I’ve known that some meteorites contain iron for a long time – the starrock of Vokhtah is metal made from ‘found’ meteorites. But I was just guessing when I imagined that the gems worn by the Council of Seven [including the Blue], also came from meteorites. I’ve just learned that I was right, about some of them at least. God, I love research!
Have a look at this:
This is a peridot cut from the Jepara meteorite. A green gem for The Green. 🙂
“Very rarely, meteorites will contain facetable mineral material large enough to actually cut a gemstone, since the heat and impact of the fall can easily destroy most gemmy material or shatter it into tiny fragments. For example, the olivine material in stony and stony-iron meteorites can sometimes yield beautiful peridots.”
Green is more rare than yellow, which works perfectly for me as there are three Councillors in the Yellow faction but only one Green. I haven’t found anything about a blue gem but a little fantasy is okay, right?
While I’m prepared to do a bit of hand-waving [fudging the science] over the colour of the gems, my tolerance does have its limits, so it was wonderful to learn that these gems can ‘fall out’ of the metal matrix due to the presence of water in the environment – i.e. the water makes the iron corrode away leaving the gems behind:
“This Brenham piece was found in a damp, muddy part of the strewnfield and much of the iron-nickel has terrestrialized, while the olivine crystals remain intact. Corroded specimens such as this are unofficially called meteorodes.” [Under the picture of the meteorite].
This is important as the iVokh Smiths have barely made it into Iron Age technology; they needed some way of extracting the gems from the starrock. Plus, it so happens that Vokhtah goes through a season of torrential rain every year [Kohoh].
-pats self on the back-
And to prove that meteorites were used to make jewellery right here on Earth, here’s a picture of a bead found in an Egyptian tomb. It dates back about 5,000 years:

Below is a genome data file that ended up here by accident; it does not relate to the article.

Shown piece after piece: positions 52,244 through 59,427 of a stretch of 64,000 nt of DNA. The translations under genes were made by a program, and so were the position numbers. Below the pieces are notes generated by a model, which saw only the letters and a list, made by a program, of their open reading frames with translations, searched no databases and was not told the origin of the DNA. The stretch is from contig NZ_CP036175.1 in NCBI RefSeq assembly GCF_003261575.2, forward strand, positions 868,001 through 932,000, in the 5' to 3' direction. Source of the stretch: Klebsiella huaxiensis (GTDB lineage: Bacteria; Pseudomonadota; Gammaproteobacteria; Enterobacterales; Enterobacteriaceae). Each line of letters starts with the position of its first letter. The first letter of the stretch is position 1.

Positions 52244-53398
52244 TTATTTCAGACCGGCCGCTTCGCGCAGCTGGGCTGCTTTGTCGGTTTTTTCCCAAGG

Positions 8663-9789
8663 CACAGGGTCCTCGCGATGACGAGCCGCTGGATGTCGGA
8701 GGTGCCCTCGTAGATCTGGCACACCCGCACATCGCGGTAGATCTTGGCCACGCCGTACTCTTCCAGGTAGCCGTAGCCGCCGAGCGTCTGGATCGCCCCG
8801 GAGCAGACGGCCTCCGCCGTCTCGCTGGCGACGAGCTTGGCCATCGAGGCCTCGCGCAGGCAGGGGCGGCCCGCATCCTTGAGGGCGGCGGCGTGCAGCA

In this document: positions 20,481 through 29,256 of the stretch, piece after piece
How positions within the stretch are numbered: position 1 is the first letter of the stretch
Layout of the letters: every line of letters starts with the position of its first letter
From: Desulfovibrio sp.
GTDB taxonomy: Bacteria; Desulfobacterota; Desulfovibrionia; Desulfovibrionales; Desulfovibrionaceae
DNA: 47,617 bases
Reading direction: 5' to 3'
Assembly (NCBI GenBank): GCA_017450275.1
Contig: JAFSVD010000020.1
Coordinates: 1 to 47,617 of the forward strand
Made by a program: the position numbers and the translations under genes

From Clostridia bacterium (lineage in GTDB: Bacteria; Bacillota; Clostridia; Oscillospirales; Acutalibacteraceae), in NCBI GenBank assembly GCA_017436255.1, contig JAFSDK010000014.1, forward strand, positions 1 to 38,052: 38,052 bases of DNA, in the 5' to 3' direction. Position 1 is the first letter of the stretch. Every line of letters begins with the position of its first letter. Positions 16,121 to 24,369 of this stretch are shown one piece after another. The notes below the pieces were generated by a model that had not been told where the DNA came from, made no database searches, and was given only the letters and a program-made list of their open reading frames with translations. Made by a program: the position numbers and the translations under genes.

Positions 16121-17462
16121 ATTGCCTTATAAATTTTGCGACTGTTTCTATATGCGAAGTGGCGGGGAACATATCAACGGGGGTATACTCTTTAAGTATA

That bead may not look like much, but it is most definitely made from a meteorite. You can find the whole article at the following link:
If anyone is interested in extraterrestrial metals and jewels, the link to geology.com will take you to a brilliant article that gives a very detailed, in-depth explanation of these beautiful visitors to Earth.
But wait, there’s more. 😀 I wasn’t actually researching gems today, I was researching the metal in meteorites to see if I could find some property of meteorites to ‘identify’ a Healer’s chain that is becoming pivotal to the story of Kaati [Vokhtah book 2].
Iron and Stony-iron meteorites contain both iron and nickel. Earth does have some iron-nickel but it’s rare. Meteorites have it in abundance [one way of identifying them]. For my purposes, the following is of great interest:
“Iron-nickel (terrestrial or extraterrestrial) develops a coating of rust if washed or if kept in a humid area. If a specimen must be washed with water, it should be thoroughly dried.”
I knew that terrestrial iron would rust if not protected, but its nice to know that I was right about starrock as well :
“Left alone in the empty bathing cavern, the Voice sighed as it picked up the discarded cloth and dried the large starrock medallion that hung from its neck. Starrock did not like water. It hoped the na-Seneschal would remember that, but suspected the young iVokh would not. There were still a great many things the na-Seneschal did not know about being a Voice. Foremost among them was knowing when to bend and when to stand firm.”
[Vokhtah, book 1]
Getting back to the Healer’s chain, however, I think I may have found what I’m looking for in a type of meteorite called ataxite. It has an exceptionally high nickel content which gives the metal a strange, almost white colour:
“Today, modern blacksmiths are still following the tradition: a blacksmith from historical re-enactment group ASBL Lucilinburhuc created a sword incorporating a chunk of ataxite — a type of meteorite with an unusually high proportion of nickel, at least 18 percent.”
The red emphasis is mine. If you’re interested in the process, this is the video made of the creation of the sword:
The truly interesting thing is that the meteorite wasn’t melted. It was heated and then hammered to gradually remove the impurities. This is called forging and is a technique that my iVokh Smiths could have mastered quite easily!
The following is a screenshot taken from the very end of the video. It shows the amazing colour [almost white] and the patterning left behind after the ‘etching’ process [an acid bath to bring out the folds]:
The video includes other techniques that the iVokh probably wouldn’t have had access to, but then they weren’t making a sword, just the links for a simple chain. An unusual chain that fits my plot perfectly.
I have the degree of possibility I need. 😀